Welcome to the 8th edition of the FANRPAN Quarterly Newsletter.
I am pleased to introduce the 8th edition of the FANRPAN quarterly newsletter. We have had a busy and productive quarter at the Secretariat. As stated in our last newsletter, plans for the new FANRPAN Strategic Plan are underway as we begin to map the way for its development. We continue to work hard on our partnerships and networks. In this reporting quarter, we participated in several high level fora that give us the space, leverage and voice to continue to advocate for a conducive food, agriculture and natural resources policy environment for a food secure Africa.
Two key events I would like to highlight - the launch of the Agriculture to Nutrition (ATONU): Improving Nutrition Outcomes through Optimized Agricultural Investments Project that took place on 28 October 2015 in Kampala, Uganda. This flagship project seeks to address the disconnect between agriculture and nutrition by answering the question what can agriculture do to deliver positive nutrition outcomes for smallholder farm families?.
The second is the forthcoming Conference of Parties - COP21 - also known as the 2015 Paris Climate Conference, on 30 November - 11 December 2015, Paris, France. COP 21 will, for the first time in over 20 years of UN negotiations, aim to achieve a legally binding and universal agreement on climate, with the aim of keeping global warming below 2°C. As you are aware, COP is the international political response to climate change that began at the Rio Earth Summit in 1992, where the ‘Rio Convention’ included the adoption of the UN Framework on Climate Change (UNFCCC). This convention set out a framework for action aimed at stabilising atmospheric concentrations of greenhouse gases (GHGs) to avoid “dangerous anthropogenic interference with the climate system.” We, as FANRPAN, are going with one agenda “No Agriculture, No Deal”. We are campaigning for evidence-based dialogue to ensure African negotiators push for a binding and responsible deal that recognises the impacts of climate change on agriculture.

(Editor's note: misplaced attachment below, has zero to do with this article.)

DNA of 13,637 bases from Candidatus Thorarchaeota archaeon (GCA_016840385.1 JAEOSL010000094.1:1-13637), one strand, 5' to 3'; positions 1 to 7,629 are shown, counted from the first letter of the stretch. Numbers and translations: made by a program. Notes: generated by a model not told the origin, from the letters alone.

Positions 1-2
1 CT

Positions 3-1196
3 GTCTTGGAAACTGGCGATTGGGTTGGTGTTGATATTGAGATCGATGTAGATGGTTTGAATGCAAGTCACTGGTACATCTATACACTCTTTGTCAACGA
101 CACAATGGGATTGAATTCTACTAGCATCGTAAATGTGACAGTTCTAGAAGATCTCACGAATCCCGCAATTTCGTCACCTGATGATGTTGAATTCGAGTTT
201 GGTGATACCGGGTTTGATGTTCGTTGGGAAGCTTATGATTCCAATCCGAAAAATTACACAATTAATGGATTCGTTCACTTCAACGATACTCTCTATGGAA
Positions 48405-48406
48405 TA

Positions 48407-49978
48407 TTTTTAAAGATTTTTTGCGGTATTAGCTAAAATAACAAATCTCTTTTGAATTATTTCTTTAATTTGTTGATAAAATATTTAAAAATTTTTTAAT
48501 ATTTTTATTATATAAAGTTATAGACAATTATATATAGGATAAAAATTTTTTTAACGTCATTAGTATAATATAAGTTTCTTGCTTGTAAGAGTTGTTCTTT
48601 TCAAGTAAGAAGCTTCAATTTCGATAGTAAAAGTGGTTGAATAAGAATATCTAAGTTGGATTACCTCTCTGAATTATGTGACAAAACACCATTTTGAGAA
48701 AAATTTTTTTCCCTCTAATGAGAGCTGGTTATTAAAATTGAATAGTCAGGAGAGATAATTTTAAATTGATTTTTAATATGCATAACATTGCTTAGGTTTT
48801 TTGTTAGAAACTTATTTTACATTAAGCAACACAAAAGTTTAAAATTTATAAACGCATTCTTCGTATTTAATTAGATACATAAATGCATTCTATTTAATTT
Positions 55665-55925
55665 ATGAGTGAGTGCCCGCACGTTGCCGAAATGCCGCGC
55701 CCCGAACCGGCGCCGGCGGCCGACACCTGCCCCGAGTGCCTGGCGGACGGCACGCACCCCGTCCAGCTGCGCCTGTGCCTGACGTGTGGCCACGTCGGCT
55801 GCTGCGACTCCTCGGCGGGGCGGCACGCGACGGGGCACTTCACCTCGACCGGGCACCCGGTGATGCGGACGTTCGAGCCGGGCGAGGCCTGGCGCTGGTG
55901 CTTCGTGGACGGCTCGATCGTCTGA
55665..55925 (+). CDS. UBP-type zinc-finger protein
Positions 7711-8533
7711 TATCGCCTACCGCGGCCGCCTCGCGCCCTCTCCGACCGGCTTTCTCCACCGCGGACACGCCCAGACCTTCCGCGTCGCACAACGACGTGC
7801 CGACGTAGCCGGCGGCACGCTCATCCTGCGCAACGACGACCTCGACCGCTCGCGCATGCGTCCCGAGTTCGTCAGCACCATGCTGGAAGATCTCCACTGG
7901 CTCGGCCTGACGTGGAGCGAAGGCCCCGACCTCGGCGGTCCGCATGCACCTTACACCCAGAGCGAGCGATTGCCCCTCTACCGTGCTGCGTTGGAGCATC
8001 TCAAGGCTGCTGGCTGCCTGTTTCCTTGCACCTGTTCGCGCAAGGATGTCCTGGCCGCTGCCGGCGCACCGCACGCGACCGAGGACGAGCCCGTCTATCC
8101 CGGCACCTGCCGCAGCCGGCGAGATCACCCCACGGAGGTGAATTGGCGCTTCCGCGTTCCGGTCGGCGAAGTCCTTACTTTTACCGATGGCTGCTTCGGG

African Heads of State have agreed to an African position on climate change for the Paris talks, giving the continent a common voice for the first time in the history of the negotiations. As I keep reiterating, it is important to build strong partnerships that leverage our voice as a group but also give strength to individual institutions and, ultimately, our key stakeholders – the smallholder farmers. “No Agriculture, No Deal” is not a campaign that is removed from our everyday realities. We are living it each day. Join us at COP 21.
We hope you enjoy this edition and encourage you to send in your stories and ideas to email@example.com for us to continue to make “The FANRPAN Quarterly” a platform for sharing experiences and innovative ideas.
Lindiwe Majele Sibanda